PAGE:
The other twist is that players can’t talk except during specific pauses in the game. This creates a lot of tension, as players try to encourage others to make movements by merely placing a pawn in front of them to let them know that they want that other player to do something. What that something is, that other player needs to then figure out.

However, a timer isn’t needed to create tension. This feeling can also be created through limited resources that players must compete for, hidden information that only some players know or the uncertainty of what another player may do next (such as perform a sneak attack or trigger the end of the game before you’re ready).

two cards used in Diamant to choose whether you continue or leave, one showing the cave entrance, the other red eyes glowing from the depths of the case
choose whether you want to carry on and risk your loot or go back to camp

Incan Gold is another example of a game with a lot of tension. It’s a push-your-luck game where the only decision you make is: “Should I stay or should I go?” (reminds me of the Clash song!) Every time you decide to press on you are taking a risk. As soon as two obstacles of the same type are drawn, you’ll lose everything you’ve gained that round. So, it gets really tense when a player keeps drawing more and more cards and gaining lots of treasure, while all the other players are secretly (or openly) hoping that they will bust.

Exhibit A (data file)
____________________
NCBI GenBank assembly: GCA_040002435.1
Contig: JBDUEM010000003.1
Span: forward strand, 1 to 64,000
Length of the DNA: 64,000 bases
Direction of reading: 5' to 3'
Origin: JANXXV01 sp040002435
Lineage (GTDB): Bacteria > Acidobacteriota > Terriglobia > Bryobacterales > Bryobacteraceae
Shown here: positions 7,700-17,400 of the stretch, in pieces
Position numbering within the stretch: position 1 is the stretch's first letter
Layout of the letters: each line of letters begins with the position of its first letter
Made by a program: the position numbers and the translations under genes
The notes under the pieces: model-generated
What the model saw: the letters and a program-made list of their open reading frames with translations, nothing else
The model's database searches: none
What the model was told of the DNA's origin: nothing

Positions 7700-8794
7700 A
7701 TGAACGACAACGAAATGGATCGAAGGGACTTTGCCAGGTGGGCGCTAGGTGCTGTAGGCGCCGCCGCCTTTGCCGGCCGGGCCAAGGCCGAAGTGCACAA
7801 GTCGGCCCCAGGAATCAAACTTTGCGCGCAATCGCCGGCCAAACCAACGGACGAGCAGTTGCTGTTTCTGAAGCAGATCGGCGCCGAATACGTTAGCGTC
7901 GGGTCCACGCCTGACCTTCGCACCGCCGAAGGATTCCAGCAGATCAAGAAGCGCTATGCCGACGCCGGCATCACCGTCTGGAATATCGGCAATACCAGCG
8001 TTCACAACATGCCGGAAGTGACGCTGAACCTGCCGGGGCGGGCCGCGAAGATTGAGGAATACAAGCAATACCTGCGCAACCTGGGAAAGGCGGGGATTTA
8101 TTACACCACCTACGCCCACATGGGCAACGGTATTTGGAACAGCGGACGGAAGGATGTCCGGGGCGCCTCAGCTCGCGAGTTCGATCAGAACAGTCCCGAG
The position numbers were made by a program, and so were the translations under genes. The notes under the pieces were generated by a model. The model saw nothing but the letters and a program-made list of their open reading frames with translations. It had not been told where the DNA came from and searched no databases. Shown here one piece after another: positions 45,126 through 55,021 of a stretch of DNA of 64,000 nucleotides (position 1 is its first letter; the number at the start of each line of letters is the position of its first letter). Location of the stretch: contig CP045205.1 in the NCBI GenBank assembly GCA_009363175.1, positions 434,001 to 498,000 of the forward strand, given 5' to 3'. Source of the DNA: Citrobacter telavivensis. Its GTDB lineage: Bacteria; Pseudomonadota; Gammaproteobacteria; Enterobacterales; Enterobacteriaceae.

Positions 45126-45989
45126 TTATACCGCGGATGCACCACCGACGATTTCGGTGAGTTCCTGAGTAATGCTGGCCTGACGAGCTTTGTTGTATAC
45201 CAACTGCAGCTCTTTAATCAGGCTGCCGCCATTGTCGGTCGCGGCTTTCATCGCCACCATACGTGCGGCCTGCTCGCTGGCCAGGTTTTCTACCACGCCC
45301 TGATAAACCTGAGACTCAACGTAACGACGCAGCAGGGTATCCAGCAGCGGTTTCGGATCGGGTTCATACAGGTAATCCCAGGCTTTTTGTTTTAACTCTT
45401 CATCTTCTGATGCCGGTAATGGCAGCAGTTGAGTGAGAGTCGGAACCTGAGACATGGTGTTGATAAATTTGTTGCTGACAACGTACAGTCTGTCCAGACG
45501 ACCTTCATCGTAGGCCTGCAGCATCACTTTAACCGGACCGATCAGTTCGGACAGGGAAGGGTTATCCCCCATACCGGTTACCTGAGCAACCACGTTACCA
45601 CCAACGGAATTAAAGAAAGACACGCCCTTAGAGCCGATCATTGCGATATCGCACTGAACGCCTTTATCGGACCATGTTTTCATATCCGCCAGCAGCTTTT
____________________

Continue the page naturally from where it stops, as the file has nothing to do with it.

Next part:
As you get closer to the last round this tension escalates, which is what we’re going to talk about next.

Game Escalation

As mentioned earlier, if your first turn and last turn in a game feel pretty similar, that might not be very exciting for players. Most games are focused around players trying to accumulate wealth, goods, points, accomplish goals or reach some other level of success.

That’s why so many great games build in a sense of escalation to make you feel like you’re more powerful, wealthy or clever as the game progresses.

This may be one of the reasons that engine-building games are often so successful. There is a real sense of progression in these games where you start off being able to do very little on your first turn but by the end you’re able to create amazing combos or score way more points than you were able to earlier on.

This progression or escalation is essential in so many games.

[Pic of Splendor]

a close-up of the poker chips from Splendor that represent the gems
a close-up of the poker chips from Splendor that represent the gems

Splendor is a game that I often refer to as a great example of a clean, easy-to-learn engine-building game. At first, all you can do is gather gem tokens and after two or three turns you’ll be able to purchase your first card. The benefit of these cards is that they act as a permanent resource so that you will need to collect fewer gem tokens in the future in order to purchase more cards. Some of these cards also include points, which is what you need to win the game. However, you can also collect points from the nobles by collecting sets of cards of the same type.